By Jamie Overley
Adding potted annuals to your patio can transform the space and really make it an inviting area to enjoy! Spring is right around the corner and it is time to start thinking about what kinds of beautiful flowers will decorate your patios this year. Here are a several things I have learned over the years and good guidelines I try to follow when starting to make my plans.
Anticipating Time Throughout Summer
Every year I have big ambitions that this will be the year that my yard and patio will look like my own personal botanic gardens. Some years I get closer than others, but it really comes down to the amount of time I have throughout the summer to dedicate caring for my plants. I try to consider what kind of summer I think I will have prior to buying plants…. will I be home a lot and able to put some effort into maintaining my plants, or do I already have a full summer planned and need something that will look amazing without much work?
Busy Summer with Little Time?
Some easy to grow and low maintenance plants include geraniums, petunias, and marigolds. There is a reason you can find these plants at any store and they are always in abundance…. people love them and they are very easy to keep happy.
One of the most hardy and easy to grow plants are Dahlias. They come in so many different shapes and colors and keep flowering all summer long. Dahlias are hands down my winner for best easy to grow plants that bring a unique burst of color to each planter I use them in.
On any garden or planting blog they will always talk about Spillers, Thrillers, and Fillers, it is the perfect rule of thumb for large planters and always delivers well-balanced results. My favorite spiller is sweet potato vine. It grows abundantly quickly and planting sweet potato vine always makes me feel like a gardening rock star! You can find it also in a variety of colors which brings a fun dimension to your planters.
My Favorite Planter Flower Combo…
Here is my go-to foundational recipe for my planters year after year after year… the combination just always works, and it follows the Thrillers, Spillers, and Fillers guidelines. All these plants are easy to grow and are bright and full of color all summer long. If you have a smaller sized planter you can easily remove the petunias and scale down the sweet potato vine and geraniums to 2 each. With all the variations in color of petunias and geraniums, you can create different color combinations.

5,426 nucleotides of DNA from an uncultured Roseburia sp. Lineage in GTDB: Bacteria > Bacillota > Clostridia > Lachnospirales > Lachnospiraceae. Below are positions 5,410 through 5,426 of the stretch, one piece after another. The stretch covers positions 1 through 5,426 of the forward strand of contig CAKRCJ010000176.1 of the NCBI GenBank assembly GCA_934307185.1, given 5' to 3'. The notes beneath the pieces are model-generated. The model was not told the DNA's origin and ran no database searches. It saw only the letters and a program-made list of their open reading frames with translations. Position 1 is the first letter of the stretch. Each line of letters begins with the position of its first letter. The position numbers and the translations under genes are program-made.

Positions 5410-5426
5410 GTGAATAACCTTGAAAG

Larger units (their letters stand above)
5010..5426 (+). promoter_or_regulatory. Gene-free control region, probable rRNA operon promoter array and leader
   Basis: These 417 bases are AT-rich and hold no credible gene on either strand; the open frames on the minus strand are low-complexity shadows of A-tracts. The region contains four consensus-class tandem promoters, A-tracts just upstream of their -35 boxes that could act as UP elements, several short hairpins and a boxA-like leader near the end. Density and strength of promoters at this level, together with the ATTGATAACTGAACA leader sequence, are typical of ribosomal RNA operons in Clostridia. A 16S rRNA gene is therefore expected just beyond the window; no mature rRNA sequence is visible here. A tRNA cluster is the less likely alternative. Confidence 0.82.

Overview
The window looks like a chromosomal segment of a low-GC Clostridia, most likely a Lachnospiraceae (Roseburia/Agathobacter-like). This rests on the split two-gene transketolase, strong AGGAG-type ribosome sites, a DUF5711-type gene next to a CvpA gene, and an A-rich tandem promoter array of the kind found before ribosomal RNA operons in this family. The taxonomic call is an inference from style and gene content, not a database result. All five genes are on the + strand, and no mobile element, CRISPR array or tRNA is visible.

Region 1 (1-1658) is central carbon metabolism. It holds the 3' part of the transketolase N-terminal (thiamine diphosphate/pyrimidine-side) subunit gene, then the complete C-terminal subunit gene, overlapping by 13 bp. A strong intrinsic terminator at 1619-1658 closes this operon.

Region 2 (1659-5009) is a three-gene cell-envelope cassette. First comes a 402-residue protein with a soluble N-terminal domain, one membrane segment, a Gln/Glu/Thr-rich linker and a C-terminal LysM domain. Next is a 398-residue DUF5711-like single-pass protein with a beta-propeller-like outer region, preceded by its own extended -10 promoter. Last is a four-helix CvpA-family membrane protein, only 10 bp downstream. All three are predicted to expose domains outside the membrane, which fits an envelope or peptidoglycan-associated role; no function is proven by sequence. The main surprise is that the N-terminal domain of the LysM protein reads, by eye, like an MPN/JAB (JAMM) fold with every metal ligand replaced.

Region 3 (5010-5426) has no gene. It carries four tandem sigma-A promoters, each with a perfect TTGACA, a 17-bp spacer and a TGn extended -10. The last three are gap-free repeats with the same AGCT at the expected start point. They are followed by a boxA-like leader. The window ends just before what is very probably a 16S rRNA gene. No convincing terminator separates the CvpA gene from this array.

All these plants like sun and the Salvia Amistad attract hummingbirds which are fun to watch.
SPV = Sweet Potato Vine
G = Geraniums
P = Petunia
SA = Salvia Amistad
Tall Grass = Tall Annual Ornamental Grasses
At my previous home, I used this plant combo as my foundation for our built-in planters in the front yard. I did add a few other types of plants to bring in additional color, but you can see the bright green sweet potato vine just brings out the red in the geraniums and purples of the petunias.
Things I Try to Remember Every Spring
- Decide on color schemes ahead of time. Keeping within a color scheme throughout (bright colors vs pastels etc) will help keep a cohesive feel for your yard regardless of where you put a pot or planter. I recommend looking online or on Pinterest to get ideas as it is always helpful.
- Know how much sun or shade your planters are going to get throughout the summer and buy plants suited for that space. Don’t try and force a shade plant into sun and vise versa, the plants will struggle and look unhappy all summer.
- Don’t feel like you need to fill every square inch of the planter right away. The plants will grow throughout the season and fill in. If you plant too many plants early-on, they will suffocate by mid-summer.
- Have a plan and a list of exactly what you need before you go to the store. Going to your local plant nursery and seeing all the bright colors is the same as going to the grocery store hungry. You will come home with way more than you need (yes, I make this mistake almost every year. Well… if I am being honest every year, I just can’t resist).
- Have a few extra pots handy just in case you buy too many plants!
- Have extra soil on hand. I usually end up using more than I think I will and I HATE having to go back to the store due to poor planning on my part. Just get one extra bag of soil and if you don’t need all of it, I am sure an existing garden bed in your yard could easily benefit from new soil mixed in.
- When to buy???? I usually buy all my annuals a couple days before Mother’s Day. If it is still cold, I still buy but will keep them in the garage or covered on the back patio until it is time to plant. Mother’s Day is the absolutely the most chaotic time to buy annuals and if you want until after, a lot the best plants are picked through and taken. So, I prefer to get a jump on it and buy my plants early, then plant at my leisure.
I hope my suggestions give you ideas and new ways of bringing some bright colors to your patio this spring.